67.66 Miles; Rancho San Diego, CA to PCH to Escondido, CA
I made plans with my Aunt Martha to bike to their place in Escondido tonight to stay with them before I made my way back to Idyllwild to pick up my bike. I bid Vineyard Hacienda adieu and started pedaling through neighborhoods that whisked me northwest back towards the ocean. Komoot did a fantastic job taking on a weaving bike-friendly path down lesser-used roads and bike multi-use paths through the outskirts of downtown San Diego right back to Torrey Pines and the Pacific Coast Highway. Once I reached the ocean, I laid out on the beach and enjoyed the perfects temps and sun with my bikepacking rig laying in the sand.
The latter half of my afternoon was spent cycling directly inland from Encinitas towards Escondido. Unfortunately, Komoot struggled more here, repeatedly taking up giant climbs and down big descents straight into private property notices. I was forced to turn around and retrace my route repeatedly in a giant semi-circle of approaches until the evening came and found me finally arriving at my aunt's house. I hadn't seen my Aunt Martha nor my younger cousin for some time, so it was great to converse and catch up with them. With the scolding heat descending on the area, I was happy to have truncated my route. However, I knew I'd be back to ride the whole thing again as the Stagecoach 400 is beyond a doubt, a phenomenal spread of SoCal environs from pine forests to desert to oceanside beach.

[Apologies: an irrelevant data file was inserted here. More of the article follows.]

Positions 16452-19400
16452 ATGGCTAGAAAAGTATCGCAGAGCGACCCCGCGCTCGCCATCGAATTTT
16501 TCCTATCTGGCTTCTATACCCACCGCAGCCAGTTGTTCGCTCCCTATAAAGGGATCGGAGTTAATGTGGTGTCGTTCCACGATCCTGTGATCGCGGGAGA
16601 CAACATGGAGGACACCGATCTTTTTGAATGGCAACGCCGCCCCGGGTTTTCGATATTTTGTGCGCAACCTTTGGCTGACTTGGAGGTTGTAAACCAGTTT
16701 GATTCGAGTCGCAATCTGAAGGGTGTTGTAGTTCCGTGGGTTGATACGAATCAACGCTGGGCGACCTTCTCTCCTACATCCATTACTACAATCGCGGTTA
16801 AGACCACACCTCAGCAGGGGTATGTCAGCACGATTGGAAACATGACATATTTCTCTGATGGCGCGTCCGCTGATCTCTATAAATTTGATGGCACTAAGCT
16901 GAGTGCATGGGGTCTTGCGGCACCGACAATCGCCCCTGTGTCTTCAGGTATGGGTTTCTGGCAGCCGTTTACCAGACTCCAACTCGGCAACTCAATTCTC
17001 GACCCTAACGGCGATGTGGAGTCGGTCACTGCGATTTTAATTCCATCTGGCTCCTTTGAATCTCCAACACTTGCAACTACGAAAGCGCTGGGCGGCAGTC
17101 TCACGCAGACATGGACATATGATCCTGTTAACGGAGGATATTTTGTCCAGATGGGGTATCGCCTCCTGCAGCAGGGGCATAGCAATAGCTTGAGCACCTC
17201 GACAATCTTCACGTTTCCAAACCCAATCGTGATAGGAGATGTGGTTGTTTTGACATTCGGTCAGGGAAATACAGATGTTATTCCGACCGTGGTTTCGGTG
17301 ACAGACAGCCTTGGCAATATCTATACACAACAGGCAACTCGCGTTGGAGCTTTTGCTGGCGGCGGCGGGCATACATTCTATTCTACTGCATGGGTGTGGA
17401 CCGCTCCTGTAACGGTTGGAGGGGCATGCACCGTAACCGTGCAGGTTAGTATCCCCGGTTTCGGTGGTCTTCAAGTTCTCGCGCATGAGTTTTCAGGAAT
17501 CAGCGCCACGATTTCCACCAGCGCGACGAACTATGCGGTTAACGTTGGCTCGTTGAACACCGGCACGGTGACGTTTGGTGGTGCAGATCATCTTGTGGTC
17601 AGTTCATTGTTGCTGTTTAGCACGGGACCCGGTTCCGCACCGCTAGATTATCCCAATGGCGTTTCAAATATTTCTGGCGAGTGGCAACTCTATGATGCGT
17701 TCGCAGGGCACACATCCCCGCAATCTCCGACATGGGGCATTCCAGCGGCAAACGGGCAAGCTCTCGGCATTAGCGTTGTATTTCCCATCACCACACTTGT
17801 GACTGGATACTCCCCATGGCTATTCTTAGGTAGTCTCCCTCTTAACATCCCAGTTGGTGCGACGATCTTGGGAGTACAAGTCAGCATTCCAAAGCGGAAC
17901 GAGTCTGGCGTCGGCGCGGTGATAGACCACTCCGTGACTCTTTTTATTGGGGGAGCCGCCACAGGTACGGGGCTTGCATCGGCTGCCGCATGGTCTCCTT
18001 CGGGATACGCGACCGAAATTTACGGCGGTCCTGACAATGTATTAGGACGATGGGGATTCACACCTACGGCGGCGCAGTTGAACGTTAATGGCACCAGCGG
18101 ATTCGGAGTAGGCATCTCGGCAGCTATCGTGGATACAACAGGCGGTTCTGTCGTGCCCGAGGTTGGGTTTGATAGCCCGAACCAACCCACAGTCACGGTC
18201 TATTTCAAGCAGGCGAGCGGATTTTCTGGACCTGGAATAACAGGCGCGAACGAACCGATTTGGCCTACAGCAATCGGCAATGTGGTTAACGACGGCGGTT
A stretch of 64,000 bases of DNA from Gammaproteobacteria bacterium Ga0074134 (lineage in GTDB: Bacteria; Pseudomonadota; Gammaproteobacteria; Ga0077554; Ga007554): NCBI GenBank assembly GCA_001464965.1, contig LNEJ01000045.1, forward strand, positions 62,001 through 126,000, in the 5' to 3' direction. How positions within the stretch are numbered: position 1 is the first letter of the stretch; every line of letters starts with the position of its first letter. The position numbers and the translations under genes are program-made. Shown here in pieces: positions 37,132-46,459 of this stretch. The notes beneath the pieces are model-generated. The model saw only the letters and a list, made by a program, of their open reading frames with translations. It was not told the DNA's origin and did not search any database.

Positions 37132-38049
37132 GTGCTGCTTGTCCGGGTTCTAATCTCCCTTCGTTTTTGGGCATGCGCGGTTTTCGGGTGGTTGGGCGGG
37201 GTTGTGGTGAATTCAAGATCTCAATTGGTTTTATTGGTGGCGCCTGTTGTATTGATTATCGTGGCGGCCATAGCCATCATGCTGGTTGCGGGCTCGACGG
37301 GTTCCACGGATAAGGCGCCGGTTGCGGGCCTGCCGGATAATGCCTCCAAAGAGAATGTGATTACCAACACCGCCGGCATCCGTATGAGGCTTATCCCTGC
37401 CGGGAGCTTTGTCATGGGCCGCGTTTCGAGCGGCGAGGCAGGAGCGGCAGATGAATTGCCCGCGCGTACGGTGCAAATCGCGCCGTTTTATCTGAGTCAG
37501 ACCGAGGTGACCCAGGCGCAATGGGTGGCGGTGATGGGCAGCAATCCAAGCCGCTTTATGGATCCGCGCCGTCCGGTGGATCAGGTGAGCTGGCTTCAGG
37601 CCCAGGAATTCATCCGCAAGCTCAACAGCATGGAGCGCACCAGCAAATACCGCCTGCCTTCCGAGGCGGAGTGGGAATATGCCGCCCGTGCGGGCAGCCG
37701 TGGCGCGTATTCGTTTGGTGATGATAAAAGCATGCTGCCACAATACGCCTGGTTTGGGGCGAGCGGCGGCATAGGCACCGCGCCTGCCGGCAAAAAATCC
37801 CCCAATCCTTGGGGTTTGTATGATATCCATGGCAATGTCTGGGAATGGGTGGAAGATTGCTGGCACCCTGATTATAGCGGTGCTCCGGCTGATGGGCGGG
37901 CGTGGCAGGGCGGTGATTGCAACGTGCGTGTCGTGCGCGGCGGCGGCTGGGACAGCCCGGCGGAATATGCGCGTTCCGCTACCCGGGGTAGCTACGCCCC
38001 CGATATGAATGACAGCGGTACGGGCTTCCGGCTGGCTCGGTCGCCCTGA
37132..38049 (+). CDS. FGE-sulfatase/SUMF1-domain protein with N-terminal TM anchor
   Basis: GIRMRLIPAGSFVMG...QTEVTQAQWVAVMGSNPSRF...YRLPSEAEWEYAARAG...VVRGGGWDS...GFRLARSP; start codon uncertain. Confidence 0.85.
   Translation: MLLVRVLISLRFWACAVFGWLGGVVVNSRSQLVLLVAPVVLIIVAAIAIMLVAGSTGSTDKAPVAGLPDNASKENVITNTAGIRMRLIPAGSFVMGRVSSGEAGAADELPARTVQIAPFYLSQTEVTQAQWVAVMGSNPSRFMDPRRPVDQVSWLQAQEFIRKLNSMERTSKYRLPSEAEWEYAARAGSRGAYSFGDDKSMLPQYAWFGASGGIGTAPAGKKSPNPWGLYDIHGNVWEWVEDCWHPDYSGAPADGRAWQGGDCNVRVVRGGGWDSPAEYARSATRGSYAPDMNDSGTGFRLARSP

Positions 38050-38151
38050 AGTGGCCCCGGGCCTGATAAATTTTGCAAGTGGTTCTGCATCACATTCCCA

0 Miles; Rancho San Diego, CA
After my late night arrival, and looking at my schedule, I realized I had some flexibility with riding moving forward. First off, a significant heat wave was due to hit the entire SoCal area over the next few days. Looking ahead to Anza-Borrego, it was obvious that most of the daily highs were going to be well over 100 degrees - especially in the washes and canyons. After last summer's theme of heat domes and exclusive night riding on the Sierra Cascades route, I wasn't feeling it to ride through those temperatures. So, I made the decision to come back and ride all those desert sections this winter when temps would be more amenable (see Fully Anza-Borrego). I would modify the Stagecoach 400 route to ride the area and enjoy the San Diego area.